Imbribus, atque annis ficca fuiile novem. never fails to increase when the Nile does : And Let this suffice for the inconstancy of its increase: that the rains, which fall in Echinpia, are the and as to the uncertainty of the time, there was cause of the swelling of the river Niger, is certain a remarkable delay of it in the reign of the enige beyond dispute : Nur was this unknown to ror Theodosius, which is recorded by Nicepharms Pliny, who, lib. v. cap. 8. fays, “ Nigro fluvio ea and Sozomen. Nor can that be imputed to the dem natura quz Nilo." Bulides, the reed papy. want of rain; for the Nile, not loug aftcr, (well, rus grows on the banks of both shole rivers, and ed to such a degree, that the highest parts they produce the same forts of animals. Sce Egypt were covered with the inundation i Now, Gaffer.dus, page 1084. on the tenth book of Dio. though these events happen bue seldom, ye: iher genes Laertius.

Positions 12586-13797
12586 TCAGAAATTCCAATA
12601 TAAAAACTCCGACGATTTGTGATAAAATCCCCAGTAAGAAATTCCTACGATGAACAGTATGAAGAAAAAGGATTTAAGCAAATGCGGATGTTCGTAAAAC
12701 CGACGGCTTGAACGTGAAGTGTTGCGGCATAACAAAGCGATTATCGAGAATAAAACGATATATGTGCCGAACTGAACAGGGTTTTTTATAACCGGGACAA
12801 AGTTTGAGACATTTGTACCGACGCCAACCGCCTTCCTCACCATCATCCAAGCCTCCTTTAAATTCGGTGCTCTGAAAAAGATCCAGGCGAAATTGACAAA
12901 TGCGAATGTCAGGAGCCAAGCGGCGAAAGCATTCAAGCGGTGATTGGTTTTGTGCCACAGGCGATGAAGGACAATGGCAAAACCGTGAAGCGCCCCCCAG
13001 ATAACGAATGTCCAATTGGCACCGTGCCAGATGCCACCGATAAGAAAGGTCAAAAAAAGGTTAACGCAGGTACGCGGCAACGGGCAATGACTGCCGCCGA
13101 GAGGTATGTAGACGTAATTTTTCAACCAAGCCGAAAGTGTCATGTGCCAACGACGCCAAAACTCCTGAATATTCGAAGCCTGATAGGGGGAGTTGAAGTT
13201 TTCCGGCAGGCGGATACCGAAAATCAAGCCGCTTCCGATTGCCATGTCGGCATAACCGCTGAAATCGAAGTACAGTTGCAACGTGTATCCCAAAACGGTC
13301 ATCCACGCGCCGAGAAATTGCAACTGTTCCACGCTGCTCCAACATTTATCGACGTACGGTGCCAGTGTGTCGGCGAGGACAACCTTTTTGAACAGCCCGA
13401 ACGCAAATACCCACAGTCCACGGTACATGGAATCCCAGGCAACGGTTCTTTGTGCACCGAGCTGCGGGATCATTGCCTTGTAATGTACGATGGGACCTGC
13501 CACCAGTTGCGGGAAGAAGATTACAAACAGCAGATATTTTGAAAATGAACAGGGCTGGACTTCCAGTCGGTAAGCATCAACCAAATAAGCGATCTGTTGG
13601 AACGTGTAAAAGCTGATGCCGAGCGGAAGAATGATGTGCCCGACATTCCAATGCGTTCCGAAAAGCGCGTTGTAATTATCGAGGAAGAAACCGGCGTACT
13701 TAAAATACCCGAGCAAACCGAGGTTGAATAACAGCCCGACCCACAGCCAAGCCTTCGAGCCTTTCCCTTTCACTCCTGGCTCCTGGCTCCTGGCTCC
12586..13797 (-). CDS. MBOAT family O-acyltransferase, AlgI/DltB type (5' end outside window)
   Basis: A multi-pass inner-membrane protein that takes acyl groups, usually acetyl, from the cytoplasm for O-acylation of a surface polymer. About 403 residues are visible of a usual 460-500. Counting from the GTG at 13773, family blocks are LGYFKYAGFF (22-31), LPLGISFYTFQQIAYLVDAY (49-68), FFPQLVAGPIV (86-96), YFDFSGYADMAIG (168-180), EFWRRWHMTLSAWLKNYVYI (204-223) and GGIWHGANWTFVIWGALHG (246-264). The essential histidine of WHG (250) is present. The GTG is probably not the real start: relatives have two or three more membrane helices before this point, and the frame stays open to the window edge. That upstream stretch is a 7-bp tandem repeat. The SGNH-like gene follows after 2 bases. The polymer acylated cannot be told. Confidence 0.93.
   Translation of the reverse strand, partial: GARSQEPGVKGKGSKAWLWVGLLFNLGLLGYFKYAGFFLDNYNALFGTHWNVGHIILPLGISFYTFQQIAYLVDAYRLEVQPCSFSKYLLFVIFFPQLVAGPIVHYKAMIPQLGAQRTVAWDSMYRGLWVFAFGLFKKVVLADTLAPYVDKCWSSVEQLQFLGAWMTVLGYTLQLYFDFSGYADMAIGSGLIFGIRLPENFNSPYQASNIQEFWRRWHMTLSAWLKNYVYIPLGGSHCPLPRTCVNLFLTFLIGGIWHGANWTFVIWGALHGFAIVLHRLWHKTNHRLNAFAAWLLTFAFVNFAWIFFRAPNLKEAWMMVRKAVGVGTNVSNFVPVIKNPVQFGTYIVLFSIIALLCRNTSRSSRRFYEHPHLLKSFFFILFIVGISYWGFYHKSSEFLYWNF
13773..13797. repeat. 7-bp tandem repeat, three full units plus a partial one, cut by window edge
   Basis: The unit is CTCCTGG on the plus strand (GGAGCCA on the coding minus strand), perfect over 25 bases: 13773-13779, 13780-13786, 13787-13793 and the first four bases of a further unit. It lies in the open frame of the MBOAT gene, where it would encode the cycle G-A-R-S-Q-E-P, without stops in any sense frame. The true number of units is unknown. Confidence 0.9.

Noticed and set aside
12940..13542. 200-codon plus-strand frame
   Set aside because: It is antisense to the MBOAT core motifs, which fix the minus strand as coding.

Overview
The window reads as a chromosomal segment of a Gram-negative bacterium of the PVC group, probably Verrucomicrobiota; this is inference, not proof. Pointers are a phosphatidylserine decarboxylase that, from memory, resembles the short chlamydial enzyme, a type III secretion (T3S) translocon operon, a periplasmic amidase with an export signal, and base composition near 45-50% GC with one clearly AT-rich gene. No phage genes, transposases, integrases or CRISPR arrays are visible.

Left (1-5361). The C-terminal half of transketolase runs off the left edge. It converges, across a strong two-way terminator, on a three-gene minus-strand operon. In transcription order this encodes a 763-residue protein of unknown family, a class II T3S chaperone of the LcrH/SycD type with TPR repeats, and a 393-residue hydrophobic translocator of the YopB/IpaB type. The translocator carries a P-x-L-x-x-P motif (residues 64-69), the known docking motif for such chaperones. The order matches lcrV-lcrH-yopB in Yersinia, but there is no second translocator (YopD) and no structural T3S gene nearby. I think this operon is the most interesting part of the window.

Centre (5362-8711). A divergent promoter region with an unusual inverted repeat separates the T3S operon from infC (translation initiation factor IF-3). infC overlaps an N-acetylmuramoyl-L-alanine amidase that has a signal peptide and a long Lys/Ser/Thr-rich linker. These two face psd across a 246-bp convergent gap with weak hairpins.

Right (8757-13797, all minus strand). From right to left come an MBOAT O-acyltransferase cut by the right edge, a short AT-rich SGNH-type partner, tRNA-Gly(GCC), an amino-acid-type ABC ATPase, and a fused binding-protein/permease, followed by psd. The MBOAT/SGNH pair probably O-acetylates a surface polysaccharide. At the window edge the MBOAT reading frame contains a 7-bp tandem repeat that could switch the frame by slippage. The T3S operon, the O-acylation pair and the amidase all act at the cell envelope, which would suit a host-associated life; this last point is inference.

are fufficient, if not to destroy, at lcait to sender Prosper Alpinus proposes two problens con- suspected, that generally believed conttancy of cerning the Nile, bui despairs of the folution of time : Let us nevertheless grant Alpinus, what he either of them: 1. Why that river conftantly for seven years fucceflively observed with great Twells the 17th of June at 11:11-riling? 11. i low, diligence and seduliey : the rather, because it is hy weighing the earth, or fand of the river, the not civil to diftruit, or derogate from, the celti. inhabitants foretel the measure and degree of its mony of an eye-witness: The questiwn is, Whe increase? For, says he, in the month of June, the Nile begins every year to increase, for the several days before the sun's accession to the fro most part, at a certain day? The cause mult propic, they cake fome of the fand of the river, that ceed from the conllant and certain return of the has been kept and dried for a whole year before ; season, which the invariable constitution and rethey weigh this fand in scales, and, by adding or volution of the heavens have prescribed them: Tuberading, make the number of the weights ali For, since the sun is at chat time at his remotel Twer exactly to the drachms of the land : For ex distance from Ethiopia, nothing can hinder the ample, let us lui pose the sand to weigh three vapours from coming to a contistency, nor from drachms, which they lay by, and kecp in a dry condensing into rain, because the ambient air is place, close shut up on all sides : this they weigh changed from hot into cold, at least has lost its every day, and observe it nothing increased or effer vescency. And the winds, thac blow from diminished in weight, till the 17th day of June ; | the north, cannot there, as they frequently do 20 which day they find its weight augnienced : with us, haften the winter; for in that scorching